A second and similar episode occurred on another flight a few years later. This time, a passenger that was battling a stomach bug, vomited and subsequently also passed out. I once again marched to the front of the plane to assist the passenger. But this time, as I spoke to the passenger, his sister  next to him started to feel ill and weak. She too almost passed out from a vasovagal episode triggered by watching her brother heave. Fortunately, both passengers were ok as I reassured them and the flight crew that everything would be fine. And once again there was an outpouring of gratitude from a variety of people.
     As physicians, we are reminded early in our training and throughout our careers to treat all patients equally. I certainly did not ask who or what those passengers were on my flight. They were  people in a vulnerable situation who needed some help. Perhaps they even harbored the same biases and fears that plague the bigoted passengers on Ms. Ahmed’s flight or the policy makers of the airline she flew. It wouldn’t have mattered. What matters is that the vast majority of proud Muslim-Americans like myself continue to advocate unity and peace while in service of everyone in our communities regardless of sexual orientation, race, religion or any other identifier. We are your teachers, lawyers, waiters, engineers, plumbers, mechanics, nurses, doctors and all others. And occasionally we are also your guardians in the sky.
 
 

When the Bells Tolled for Me

     Empathy is a big topic in medical education. How do we teach and nurture it in the next generation of doctors? Personally, I’ve noticed that students and residents with personal experiences as a patient often “get it.”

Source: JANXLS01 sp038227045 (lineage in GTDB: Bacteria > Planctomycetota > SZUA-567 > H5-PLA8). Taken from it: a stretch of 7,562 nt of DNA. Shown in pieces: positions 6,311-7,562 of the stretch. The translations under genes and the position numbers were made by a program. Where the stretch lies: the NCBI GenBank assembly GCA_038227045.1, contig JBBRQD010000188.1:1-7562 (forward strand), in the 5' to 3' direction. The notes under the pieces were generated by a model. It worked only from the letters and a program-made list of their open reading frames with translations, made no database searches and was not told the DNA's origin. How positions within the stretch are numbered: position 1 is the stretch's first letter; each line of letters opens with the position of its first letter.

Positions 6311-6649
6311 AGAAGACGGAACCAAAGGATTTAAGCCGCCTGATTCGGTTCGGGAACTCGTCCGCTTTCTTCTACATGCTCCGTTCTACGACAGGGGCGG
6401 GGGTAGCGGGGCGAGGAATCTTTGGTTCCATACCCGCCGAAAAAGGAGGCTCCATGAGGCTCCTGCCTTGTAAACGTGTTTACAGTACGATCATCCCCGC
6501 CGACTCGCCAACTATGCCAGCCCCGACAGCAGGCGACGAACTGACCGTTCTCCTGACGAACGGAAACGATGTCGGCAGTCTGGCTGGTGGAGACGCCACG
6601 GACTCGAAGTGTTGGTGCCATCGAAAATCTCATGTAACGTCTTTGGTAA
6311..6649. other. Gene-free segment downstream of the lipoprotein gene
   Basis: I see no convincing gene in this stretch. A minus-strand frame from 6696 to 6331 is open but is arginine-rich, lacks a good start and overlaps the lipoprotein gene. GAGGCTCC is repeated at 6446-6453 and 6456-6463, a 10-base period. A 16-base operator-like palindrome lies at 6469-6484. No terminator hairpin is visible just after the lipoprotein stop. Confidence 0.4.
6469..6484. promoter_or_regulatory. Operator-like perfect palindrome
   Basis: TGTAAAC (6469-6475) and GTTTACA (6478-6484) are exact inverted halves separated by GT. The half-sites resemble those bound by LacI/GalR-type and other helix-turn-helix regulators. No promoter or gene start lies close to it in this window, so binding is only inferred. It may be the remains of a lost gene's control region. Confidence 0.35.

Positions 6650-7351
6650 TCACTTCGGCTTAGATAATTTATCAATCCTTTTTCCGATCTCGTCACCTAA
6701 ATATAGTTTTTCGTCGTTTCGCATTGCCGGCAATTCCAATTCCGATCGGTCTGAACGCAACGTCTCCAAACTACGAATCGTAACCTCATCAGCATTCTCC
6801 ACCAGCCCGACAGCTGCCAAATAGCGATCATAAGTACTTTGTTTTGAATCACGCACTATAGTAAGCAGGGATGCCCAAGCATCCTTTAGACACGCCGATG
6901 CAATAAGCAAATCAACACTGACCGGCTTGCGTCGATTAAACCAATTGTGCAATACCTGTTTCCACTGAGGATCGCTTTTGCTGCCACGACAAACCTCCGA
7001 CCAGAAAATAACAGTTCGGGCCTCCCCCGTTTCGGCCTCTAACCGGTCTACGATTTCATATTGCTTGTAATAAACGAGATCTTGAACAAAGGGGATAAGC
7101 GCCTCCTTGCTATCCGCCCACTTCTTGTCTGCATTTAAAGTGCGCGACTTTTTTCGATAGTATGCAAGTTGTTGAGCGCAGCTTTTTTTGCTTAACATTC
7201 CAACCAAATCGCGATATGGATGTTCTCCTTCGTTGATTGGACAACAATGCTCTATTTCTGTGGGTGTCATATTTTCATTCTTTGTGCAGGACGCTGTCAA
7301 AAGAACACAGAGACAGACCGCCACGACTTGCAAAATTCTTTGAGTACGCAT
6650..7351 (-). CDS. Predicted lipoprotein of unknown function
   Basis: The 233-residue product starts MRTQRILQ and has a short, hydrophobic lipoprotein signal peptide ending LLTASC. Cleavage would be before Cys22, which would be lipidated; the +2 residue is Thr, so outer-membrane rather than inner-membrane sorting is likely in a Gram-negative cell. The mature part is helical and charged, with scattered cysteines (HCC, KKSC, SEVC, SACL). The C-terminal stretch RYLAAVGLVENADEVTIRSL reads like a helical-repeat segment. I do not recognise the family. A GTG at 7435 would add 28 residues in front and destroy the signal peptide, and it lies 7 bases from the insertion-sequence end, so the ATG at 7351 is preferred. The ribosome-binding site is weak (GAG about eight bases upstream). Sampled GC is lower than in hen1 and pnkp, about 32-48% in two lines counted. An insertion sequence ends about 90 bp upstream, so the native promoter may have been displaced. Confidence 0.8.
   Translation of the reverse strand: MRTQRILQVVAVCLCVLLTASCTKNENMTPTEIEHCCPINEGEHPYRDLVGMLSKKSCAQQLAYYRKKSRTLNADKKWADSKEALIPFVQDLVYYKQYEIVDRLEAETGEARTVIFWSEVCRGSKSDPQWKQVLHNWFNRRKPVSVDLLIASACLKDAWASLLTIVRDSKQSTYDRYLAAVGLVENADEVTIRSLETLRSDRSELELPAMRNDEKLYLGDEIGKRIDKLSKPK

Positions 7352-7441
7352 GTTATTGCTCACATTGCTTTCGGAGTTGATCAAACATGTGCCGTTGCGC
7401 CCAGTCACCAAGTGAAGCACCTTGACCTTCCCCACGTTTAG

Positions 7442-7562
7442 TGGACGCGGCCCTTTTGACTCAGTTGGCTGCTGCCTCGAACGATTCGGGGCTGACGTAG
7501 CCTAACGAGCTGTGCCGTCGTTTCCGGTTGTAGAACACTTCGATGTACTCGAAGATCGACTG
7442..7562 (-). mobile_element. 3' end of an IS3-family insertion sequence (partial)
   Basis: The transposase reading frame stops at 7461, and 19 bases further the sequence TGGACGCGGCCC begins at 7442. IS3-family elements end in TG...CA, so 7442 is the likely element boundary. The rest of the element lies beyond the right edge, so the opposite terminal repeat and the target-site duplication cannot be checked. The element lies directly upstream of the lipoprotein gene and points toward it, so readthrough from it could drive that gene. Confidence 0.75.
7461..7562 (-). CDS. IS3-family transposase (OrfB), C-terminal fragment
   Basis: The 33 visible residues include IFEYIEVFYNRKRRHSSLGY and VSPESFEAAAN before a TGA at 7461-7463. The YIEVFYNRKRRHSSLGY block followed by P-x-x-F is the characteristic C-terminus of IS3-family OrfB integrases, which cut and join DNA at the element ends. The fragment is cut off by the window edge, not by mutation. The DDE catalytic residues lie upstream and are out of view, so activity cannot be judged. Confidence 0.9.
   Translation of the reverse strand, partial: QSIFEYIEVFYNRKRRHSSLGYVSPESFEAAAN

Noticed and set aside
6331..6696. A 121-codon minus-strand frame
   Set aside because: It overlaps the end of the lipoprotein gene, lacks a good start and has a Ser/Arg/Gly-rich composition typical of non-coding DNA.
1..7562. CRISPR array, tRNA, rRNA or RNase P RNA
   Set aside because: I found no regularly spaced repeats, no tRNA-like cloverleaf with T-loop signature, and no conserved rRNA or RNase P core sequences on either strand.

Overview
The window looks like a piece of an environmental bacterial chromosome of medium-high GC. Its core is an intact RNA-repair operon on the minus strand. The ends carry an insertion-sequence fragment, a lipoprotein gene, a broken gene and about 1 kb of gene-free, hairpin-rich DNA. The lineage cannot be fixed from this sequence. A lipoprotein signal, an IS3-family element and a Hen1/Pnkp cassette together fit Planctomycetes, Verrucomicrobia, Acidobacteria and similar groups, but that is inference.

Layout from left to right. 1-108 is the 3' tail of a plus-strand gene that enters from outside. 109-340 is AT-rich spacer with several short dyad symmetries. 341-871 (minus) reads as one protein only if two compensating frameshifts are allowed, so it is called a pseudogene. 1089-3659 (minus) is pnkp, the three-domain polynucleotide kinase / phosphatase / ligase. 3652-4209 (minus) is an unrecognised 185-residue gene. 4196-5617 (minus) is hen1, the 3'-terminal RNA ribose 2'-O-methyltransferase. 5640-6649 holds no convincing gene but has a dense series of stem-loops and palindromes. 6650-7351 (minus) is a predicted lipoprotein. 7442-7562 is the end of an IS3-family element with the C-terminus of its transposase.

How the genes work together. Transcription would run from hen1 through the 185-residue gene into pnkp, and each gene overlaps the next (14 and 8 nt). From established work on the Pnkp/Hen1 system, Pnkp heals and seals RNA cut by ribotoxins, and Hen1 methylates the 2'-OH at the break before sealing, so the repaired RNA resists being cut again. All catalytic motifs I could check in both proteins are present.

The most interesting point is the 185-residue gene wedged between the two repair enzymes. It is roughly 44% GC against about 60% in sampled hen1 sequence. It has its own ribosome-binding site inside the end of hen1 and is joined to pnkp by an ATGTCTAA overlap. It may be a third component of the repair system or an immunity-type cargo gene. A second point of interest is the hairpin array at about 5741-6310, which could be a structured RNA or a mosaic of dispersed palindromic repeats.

I’ve had a few personal experiences as a patient and I think it’s helped me gain perspective. Fortunately none of my experiences were life threatening, but one them did leave a big impression.
     In the fall of 1991,  I woke up on one morning with a strange sensation. I had difficulty speaking and drool was intermittently falling from my mouth. I wasn’t in any pain and I remember finding the experience unusual and funny. My father had already left for work and with the situation unclear, my mother sent me to school with an appointment for our family physician later that day. I was happy to go and didn’t want to miss school early in the year. I remember later that morning, despite how my mouth felt, I volunteered to read a section of my social studies text book. I always considered myself an adept reader, but that day I sounded incomprehensible. I even remember the quizzical look on my teacher’s face after my attempt. I quickly realized I would have to hold back my enthusiasm for education for 1 day until my doctor could fix my ailment.
     My family practice doctor was a nice Indian gentleman with silvery grey hair. I remember vividly that his office was also his only examination room. Right next to his large, expensive wooden desk and leather chair, was an examination table, up against a wall lined by his innumerable degrees. It felt like I was being seeing in his home rather than in the sterile exam rooms I’ve grown accustomed to. I don’t recall the details of the visit, except that he had diagnosed me with Bell’s Palsy, given me “steroids,” and a consultation with Neurology. As a teenager, I found this amusing but my parents were extremely concerned. They were so concerned that any run of the mill neurologist wouldn’t do. We had to find someone affiliated with one of the major teaching institutions in New York City.
     We were lucky to get an appointment the following day. After an hour long subway ride, we were in front of a neurologist who was affable, intelligent but also eccentric with hair that only had chance encounters with a comb.The details from this part of the story are foggy. All I really remember is the concern on my father’s face after the doctor advised that we immediately go to the emergency room. For reasons that I don’t recall, my neurologist was concerned about meningitis.